The conviction on 19 April of Minivan journalist Abdullah Saeed and his sentence to life imprisonment was engineered by the authorities in order to harm the country’s only opposition newspaper, Reporters Without Borders said today, calling for his retrial by an impartial court and urging President Gayoom to keep his promise to allow more press freedom.
Saeed’s colleagues also maintained that his conviction on charges of drug possession and trafficking had been orchestrated in order to silence a critical journalist.
The presiding judge, who insisted on not being named, violated Saeed’s right of defence, observers said. Saeed was not allowed to testify under oath in court, where he had intended to deny that he was in possession of drugs at the time of his arrest. The police said they found drugs in his clothes when he went to a police station in response to a summons. The judge also rejected defence requests for other witnesses to take the stand. The only witnesses in court were the police officers who claimed to have found the drugs.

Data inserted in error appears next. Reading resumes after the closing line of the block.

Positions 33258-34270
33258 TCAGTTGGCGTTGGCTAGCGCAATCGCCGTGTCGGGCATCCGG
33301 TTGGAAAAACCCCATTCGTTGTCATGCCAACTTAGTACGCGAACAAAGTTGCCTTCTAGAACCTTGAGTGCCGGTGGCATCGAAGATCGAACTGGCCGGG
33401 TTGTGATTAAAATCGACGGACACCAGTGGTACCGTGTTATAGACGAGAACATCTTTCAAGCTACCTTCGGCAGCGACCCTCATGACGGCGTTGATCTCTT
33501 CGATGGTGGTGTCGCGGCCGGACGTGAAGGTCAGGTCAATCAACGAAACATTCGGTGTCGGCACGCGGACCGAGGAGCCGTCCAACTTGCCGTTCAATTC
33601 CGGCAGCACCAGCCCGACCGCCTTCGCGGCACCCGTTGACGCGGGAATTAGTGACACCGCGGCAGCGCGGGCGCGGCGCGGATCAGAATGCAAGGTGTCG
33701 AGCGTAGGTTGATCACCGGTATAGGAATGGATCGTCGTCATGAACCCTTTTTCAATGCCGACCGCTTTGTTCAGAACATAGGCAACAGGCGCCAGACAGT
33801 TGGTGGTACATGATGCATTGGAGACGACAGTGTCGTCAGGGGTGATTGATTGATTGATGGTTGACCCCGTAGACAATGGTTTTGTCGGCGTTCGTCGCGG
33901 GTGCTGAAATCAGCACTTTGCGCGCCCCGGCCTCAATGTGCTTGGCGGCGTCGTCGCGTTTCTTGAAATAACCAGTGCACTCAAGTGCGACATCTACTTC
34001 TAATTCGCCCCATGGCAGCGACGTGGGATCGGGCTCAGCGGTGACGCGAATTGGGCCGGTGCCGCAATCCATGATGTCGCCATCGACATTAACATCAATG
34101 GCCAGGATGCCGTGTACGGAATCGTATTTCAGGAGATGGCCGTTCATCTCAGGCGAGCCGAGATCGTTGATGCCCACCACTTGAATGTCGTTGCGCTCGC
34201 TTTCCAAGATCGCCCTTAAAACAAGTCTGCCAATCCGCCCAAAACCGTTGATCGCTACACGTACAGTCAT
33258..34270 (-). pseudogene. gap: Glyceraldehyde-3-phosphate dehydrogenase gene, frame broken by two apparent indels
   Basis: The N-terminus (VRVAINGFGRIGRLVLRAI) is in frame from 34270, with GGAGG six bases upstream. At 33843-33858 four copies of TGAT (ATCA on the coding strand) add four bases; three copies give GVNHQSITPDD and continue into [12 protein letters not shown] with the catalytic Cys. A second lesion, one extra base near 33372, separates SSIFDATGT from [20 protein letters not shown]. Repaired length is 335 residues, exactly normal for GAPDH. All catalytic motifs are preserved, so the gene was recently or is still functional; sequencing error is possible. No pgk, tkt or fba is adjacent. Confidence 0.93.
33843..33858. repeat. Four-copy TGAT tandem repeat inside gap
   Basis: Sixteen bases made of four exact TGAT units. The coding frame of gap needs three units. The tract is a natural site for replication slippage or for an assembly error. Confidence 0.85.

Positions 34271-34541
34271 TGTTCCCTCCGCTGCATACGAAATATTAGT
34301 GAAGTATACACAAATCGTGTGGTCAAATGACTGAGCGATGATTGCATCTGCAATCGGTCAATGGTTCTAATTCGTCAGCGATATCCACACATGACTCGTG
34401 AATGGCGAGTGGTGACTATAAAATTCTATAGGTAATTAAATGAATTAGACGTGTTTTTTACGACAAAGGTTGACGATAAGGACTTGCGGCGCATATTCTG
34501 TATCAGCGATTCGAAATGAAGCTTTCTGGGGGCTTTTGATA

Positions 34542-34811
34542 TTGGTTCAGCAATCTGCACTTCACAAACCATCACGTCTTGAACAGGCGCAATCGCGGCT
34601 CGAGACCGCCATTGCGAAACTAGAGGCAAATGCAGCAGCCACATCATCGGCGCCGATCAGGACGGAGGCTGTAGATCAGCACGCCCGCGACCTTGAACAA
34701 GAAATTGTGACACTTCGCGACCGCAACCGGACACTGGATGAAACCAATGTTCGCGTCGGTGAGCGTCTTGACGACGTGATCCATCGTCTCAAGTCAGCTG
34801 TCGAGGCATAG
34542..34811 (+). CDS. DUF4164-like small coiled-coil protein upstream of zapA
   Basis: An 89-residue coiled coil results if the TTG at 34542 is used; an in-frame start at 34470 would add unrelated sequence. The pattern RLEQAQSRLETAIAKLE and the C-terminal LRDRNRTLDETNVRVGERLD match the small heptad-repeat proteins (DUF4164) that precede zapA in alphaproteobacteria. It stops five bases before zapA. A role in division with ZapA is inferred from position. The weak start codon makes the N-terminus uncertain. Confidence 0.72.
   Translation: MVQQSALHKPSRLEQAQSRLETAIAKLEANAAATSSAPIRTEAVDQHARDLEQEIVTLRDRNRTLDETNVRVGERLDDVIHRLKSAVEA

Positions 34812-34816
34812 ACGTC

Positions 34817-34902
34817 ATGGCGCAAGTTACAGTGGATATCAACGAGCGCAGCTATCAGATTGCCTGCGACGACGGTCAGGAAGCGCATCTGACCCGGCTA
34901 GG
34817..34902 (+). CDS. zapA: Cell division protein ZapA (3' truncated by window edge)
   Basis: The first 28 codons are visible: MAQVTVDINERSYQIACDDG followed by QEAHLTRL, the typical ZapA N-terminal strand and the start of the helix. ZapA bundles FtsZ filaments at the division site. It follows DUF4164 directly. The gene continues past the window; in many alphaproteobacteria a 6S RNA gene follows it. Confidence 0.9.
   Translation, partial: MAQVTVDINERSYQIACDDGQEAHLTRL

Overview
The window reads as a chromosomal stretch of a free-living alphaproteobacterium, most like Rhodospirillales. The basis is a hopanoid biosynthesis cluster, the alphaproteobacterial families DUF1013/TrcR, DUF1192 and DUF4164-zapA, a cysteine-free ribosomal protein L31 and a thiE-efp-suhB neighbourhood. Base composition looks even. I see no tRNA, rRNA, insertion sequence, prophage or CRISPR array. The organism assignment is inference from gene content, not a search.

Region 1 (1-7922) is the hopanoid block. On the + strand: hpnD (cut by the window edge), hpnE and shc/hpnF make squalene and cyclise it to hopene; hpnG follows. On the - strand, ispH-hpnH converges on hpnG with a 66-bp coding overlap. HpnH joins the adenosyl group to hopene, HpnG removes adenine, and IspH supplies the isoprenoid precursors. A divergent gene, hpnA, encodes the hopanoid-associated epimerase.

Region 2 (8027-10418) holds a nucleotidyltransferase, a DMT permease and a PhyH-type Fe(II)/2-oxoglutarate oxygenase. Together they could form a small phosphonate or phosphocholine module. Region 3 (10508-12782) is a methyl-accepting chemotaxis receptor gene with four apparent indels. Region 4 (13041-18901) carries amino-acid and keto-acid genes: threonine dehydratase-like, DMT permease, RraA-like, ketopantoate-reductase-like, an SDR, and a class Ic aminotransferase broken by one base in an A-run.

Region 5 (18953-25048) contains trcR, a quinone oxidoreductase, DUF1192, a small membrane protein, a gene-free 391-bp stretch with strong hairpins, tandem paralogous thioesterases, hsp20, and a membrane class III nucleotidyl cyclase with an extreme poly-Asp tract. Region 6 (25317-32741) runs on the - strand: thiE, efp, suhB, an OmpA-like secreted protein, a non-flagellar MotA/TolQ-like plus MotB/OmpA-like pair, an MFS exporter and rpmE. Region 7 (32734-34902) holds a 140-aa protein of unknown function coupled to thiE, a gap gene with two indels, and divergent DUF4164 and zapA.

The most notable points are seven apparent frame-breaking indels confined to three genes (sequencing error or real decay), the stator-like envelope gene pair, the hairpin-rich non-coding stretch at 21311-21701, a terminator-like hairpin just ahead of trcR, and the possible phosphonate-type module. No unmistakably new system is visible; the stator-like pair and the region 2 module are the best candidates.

Saeed’s lawyer nonetheless showed that the charges were trumped up. The police found nothing in Saeed’s possession during an initial search. The drugs were only “found” by a policeman during a search of his clothes a few minutes later after he had undressed and when his back was turned. His lawyer was not present for the search.
Aged 42, Saeed, also known as Fahala, had been held in Maafushi prison, south of the capital, since 27 March 2006 for refusing to submit to a urine test.
Minivan subeditor Nazim Sattar was meanwhile charged yesterday before the Male criminal court with “disobedience to order” over an allegedly “illicit” article published in August 2005. He faces six months of banishment, imprisonment or house arrest. A reporter working for the newspaper Manaf was questioned by police at his office, without prior notification and without being told the reason for the interrogation.
Other Minivan journalists have been targeted this month. Mohamed Yushau, the newspaper’s correspondent in the south of the country, was arrested on 9 April for allegedly refusing to respond to a police summons and was put in Dhoonidhoo prison near Male. Musa Ismael, its correspondent on Faafu atoll, has been harassed by the authorities and fears he could be arrested.
Minivan photojournalist Jennifer Latheef is meanwhile under house arrest after being sentenced to 10 years in prison for “terrorist” activities.